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Obesity clinical trials

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NCT ID: NCT03500835 Not yet recruiting - Pediatric Obesity Clinical Trials

An Addiction-Based Mobile Health Weight Loss Intervention With Coaching

Start date: January 2019
Phase: N/A
Study type: Interventional

New and creative approaches are needed to address childhood obesity. Current strategies result in suboptimal outcomes and are intensive and costly. It has been theorized that overeating, may have addictive qualities, although few weight management interventions have tested therapeutic techniques founded on addiction medicine principles, such as, withdrawal, tolerance and craving control1, 2. A pilot study utilizing an addiction model based mobile health (mHealth) weight-loss intervention in adolescents showed that the app intervention reduced BMI Z-score (zBMI) to a greater extent than youth participating in an in-clinic multidisciplinary weight management intervention, and appeared to be a cost-effective, labor efficient method for adolescent weight management. The proposed multi-site randomized control trial (RCT) will test the effectiveness of an addiction-based weight loss intervention, embodied first as a smartphone app with telephone coaching and second as an identical approach phone-coaching alone intervention compared to age matched controls participating in an in-clinic weight management interventions in a larger sample of economically, racially and ethnically diverse adolescents (ages 14-18). One hundred and fifty adolescents will be recruited from pediatric interdisciplinary weight management clinics operating out of five different hospital systems in Southern California. The adolescents will be randomized 1:1 via stratified block randomization to either receive 1) six-month interactive addiction model based mobile health (mHealth) weight-loss intervention with personalized phone-coaching, 2) six-month addiction-based phone coaching weight loss intervention alone or 3) six-month addiction model based mHealth weight loss intervention alone. Assessment of the intervention's effect on zBMI and percent over the 95th percentile (%BMIp95), fasting metabolic parameters, addictive eating habits, executive function, and motivation for change will be obtained at enrollment, 3, 6, 12 and 18 months (1 year post intervention follow up). In addition, a real-life economic analysis (cost, cost-saving and non-monetary benefits) analysis will be completed. We will further explore whether primary and secondary outcomes differ by race and whether race moderates the relationship between initial intervention efficacy and prolonged weight maintenance.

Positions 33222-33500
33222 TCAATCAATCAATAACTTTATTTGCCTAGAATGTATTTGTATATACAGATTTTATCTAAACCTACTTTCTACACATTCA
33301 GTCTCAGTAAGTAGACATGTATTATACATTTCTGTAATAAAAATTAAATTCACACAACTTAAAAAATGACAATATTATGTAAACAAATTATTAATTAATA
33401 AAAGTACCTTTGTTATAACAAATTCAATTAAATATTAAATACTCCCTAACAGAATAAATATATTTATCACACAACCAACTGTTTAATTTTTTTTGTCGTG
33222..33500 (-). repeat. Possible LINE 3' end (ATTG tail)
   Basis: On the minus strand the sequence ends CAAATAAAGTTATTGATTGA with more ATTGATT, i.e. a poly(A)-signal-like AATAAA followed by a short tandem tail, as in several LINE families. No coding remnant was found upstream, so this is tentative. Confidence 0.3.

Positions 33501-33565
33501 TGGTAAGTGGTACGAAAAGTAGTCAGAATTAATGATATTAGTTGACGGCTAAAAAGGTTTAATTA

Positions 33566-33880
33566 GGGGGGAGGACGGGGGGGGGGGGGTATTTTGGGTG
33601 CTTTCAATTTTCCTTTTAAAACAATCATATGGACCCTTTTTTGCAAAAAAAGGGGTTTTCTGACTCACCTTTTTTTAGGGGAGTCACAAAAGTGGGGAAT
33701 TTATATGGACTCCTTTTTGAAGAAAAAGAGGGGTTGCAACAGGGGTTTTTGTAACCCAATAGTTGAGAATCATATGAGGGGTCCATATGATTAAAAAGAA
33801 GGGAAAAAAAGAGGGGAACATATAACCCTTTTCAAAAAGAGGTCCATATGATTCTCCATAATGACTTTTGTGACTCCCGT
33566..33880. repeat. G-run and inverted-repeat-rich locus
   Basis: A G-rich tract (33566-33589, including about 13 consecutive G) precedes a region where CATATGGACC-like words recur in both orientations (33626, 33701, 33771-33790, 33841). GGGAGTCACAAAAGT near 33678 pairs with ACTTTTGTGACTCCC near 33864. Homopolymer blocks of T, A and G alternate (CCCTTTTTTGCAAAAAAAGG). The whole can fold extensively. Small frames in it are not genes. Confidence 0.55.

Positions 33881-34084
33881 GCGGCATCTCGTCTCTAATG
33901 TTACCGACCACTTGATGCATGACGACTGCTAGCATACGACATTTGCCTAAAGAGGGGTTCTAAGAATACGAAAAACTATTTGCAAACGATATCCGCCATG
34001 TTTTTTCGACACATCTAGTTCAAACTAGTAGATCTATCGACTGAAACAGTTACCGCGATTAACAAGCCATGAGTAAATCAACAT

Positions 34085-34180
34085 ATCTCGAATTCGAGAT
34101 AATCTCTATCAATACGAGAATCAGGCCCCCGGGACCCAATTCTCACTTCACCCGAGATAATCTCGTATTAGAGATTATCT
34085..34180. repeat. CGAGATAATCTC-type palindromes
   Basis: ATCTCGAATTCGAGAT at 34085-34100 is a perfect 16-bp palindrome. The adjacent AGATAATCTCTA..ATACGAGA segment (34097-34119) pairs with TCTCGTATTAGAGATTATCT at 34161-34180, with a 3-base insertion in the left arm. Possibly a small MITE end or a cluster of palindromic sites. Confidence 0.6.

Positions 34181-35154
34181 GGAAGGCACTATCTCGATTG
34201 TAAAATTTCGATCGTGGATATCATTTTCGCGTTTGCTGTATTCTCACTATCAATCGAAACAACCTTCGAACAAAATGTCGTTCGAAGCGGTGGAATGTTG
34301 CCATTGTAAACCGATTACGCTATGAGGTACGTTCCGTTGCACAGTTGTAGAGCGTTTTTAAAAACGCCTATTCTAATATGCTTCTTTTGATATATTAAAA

NCT ID: NCT03500484 Not yet recruiting - Obesity, Childhood Clinical Trials

Effect of Liraglutide on Neural Responses to High Fructose Corn Syrup in Individuals With Obesity.